3 FAQ About Orthopedic Surgeons

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The branch of medicine that deals with the musculoskeletal system is orthopedics. The musculoskeletal system consists of the bones, joints, muscles, ligaments, and tendons. Specialists that diagnose and treat conditions and diseases of the musculoskeletal system are called orthopedic surgeons.

To know more about this type of doctor, here are the answers to three frequently asked questions about orthopedic surgeons.

1. Where Do Orthopedic Surgeons Work?

According to the latest statistics, there are over 25,000 practicing orthopedic surgeons in the United States. These specialists work in a variety of medical settings. Most large hospitals have orthopedic surgeons on staff. Clinics that specialize in orthopedics also employ orthopedic surgeons.

Many doctors in this field of medicine have their own private practice. In fact, of all the orthopedic practices in the country, over 73 percent of them are private practices. Other types of practices that orthopedic surgeons work in include academic, military, and locum tenens.

2. What Conditions Do Orthopedic Surgeons Diagnose and Treat?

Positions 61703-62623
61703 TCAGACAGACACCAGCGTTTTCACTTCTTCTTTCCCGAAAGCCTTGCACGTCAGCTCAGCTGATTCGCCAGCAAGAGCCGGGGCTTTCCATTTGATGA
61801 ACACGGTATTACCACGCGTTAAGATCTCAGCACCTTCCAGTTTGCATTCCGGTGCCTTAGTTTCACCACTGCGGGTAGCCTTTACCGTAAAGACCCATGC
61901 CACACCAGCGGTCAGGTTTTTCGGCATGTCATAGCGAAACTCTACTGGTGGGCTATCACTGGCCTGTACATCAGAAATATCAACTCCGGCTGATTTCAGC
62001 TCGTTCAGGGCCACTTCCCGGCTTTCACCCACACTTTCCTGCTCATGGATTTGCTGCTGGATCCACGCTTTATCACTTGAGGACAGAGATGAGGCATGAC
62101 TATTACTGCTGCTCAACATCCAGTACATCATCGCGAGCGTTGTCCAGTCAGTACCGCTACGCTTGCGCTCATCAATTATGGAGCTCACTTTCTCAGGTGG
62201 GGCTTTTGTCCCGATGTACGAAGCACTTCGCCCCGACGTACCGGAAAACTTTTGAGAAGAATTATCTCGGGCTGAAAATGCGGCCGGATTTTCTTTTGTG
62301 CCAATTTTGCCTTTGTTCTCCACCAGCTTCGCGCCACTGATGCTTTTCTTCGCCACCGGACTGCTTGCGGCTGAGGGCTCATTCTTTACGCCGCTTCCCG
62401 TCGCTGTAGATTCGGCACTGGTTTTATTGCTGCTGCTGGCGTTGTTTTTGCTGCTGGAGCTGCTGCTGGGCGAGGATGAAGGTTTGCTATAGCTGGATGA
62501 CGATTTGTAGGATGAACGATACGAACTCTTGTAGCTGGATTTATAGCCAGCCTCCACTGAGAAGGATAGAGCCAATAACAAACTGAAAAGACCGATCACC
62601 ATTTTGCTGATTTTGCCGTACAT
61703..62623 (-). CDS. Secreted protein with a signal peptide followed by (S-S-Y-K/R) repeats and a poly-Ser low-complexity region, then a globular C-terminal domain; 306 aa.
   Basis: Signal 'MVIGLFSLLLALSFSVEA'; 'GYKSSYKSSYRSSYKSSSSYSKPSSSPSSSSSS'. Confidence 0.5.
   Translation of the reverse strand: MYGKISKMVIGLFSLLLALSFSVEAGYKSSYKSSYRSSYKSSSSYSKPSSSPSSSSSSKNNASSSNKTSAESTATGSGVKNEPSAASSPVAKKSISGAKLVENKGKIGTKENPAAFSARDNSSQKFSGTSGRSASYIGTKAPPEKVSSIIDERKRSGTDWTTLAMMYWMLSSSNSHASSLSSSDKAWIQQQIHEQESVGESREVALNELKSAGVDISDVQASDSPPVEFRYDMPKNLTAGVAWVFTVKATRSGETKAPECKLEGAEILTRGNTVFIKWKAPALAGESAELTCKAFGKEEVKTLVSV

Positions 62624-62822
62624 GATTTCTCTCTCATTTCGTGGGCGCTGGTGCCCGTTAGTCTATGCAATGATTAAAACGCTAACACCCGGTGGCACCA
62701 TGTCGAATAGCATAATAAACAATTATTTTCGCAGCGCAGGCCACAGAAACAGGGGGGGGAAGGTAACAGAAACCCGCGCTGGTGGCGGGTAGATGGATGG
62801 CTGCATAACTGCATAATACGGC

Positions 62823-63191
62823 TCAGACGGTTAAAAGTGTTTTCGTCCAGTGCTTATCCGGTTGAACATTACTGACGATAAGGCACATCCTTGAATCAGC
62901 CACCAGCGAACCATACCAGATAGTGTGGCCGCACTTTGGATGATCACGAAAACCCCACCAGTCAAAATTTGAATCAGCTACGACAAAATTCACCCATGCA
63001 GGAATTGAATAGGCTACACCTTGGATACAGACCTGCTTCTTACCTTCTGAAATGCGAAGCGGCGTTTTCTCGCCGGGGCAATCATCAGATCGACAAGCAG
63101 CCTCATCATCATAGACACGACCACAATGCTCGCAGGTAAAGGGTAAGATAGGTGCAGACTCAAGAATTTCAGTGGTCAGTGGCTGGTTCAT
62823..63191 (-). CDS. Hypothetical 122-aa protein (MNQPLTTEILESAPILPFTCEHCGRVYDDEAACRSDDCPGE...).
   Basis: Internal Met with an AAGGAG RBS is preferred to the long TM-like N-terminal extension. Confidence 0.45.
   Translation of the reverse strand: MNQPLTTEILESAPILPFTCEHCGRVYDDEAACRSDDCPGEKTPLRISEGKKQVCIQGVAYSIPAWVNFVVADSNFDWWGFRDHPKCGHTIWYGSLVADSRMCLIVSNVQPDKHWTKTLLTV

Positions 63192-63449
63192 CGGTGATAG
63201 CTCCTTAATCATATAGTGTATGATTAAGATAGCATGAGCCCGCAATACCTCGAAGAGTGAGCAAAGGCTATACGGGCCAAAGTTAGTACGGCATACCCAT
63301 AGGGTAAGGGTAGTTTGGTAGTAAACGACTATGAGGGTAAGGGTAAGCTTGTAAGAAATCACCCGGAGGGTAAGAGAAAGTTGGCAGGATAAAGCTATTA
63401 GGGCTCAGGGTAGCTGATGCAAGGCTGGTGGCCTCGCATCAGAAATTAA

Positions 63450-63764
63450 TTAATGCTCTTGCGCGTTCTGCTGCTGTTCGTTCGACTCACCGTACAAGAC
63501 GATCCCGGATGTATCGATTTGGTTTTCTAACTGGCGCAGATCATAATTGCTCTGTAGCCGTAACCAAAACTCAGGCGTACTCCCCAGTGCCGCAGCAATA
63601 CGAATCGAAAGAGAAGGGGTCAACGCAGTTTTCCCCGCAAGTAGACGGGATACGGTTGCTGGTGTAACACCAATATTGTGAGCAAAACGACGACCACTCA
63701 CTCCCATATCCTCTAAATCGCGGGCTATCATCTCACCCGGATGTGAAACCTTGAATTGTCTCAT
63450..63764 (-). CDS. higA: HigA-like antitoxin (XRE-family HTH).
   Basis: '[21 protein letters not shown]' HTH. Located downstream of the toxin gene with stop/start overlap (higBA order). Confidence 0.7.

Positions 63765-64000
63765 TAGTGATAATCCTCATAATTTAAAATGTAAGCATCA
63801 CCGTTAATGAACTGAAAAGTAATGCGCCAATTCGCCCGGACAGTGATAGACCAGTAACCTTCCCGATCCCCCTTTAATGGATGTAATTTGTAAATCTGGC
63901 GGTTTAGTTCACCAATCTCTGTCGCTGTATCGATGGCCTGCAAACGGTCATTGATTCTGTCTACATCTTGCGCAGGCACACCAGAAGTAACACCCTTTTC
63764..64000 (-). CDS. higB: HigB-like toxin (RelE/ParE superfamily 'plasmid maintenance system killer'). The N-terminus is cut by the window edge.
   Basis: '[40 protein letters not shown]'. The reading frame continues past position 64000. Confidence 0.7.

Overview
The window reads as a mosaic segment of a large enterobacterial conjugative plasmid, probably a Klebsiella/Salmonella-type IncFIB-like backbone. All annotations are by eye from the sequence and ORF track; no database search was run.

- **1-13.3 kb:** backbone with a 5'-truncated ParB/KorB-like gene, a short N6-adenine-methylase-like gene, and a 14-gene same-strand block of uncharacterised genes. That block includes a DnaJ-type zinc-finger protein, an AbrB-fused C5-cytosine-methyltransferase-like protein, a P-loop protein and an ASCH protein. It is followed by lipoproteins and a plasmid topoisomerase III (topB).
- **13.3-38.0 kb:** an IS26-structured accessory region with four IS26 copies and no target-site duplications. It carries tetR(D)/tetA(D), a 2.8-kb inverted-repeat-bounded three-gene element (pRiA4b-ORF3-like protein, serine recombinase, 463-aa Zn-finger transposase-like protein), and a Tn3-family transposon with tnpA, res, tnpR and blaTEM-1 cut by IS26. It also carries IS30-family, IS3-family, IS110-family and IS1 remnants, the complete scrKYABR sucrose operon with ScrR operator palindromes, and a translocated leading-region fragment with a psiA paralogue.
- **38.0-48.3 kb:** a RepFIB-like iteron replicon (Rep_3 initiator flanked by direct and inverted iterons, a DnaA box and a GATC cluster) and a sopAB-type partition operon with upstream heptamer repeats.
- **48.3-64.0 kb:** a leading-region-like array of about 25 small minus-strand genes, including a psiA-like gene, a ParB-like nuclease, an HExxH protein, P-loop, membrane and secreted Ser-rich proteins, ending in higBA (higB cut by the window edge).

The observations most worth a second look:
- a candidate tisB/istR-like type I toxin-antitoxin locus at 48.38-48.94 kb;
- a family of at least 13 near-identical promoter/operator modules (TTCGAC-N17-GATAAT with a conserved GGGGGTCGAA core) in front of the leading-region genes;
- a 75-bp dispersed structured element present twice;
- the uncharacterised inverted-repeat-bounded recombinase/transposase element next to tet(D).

Orthopedic surgeons diagnose conditions of the musculoskeletal system by performing physical examinations. In order to see what's going on inside the body, an orthopedic surgeon also orders certain diagnostic tests. These tests may include an X-ray, CT scan, and MRI. Some of the most common musculoskeletal conditions are:

After an orthopedic surgeon makes a diagnosis, they recommend the appropriate treatment. The good news is, many conditions of the musculoskeletal respond positively to treatment. For musculoskeletal conditions that cannot be cured, there are a variety of treatment options available that help to manage symptoms.

3. How Do Orthopedic Surgeons Treat Musculoskeletal Conditions?

Even though they are called surgeons, this type of specialist may recommend non-surgical treatments for musculoskeletal disorders. If the condition is not severe, an orthopedic surgeon may recommend physical therapy. In some cases, especially where the patient is experiencing mild to moderate pain, the treatment might include epidural steroid injections. These shots get injected into the epidural space around the spinal cord.

The epidural steroid injections reduce inflammation around the spinal nerves, which will temporarily alleviate pain. Since this treatment eventually wears off, patients will need to have epidural steroid injections on a regular basis.

If pain is severe, or conservative treatment options do not work for a patient's musculoskeletal condition, an orthopedic surgeon will recommend surgery. Some of the most common orthopedic procedures these surgeons perform include ACL reconstruction surgery, joint replacement surgeries, arthroscopy, joint fusion, spinal surgeries, and trigger finger release.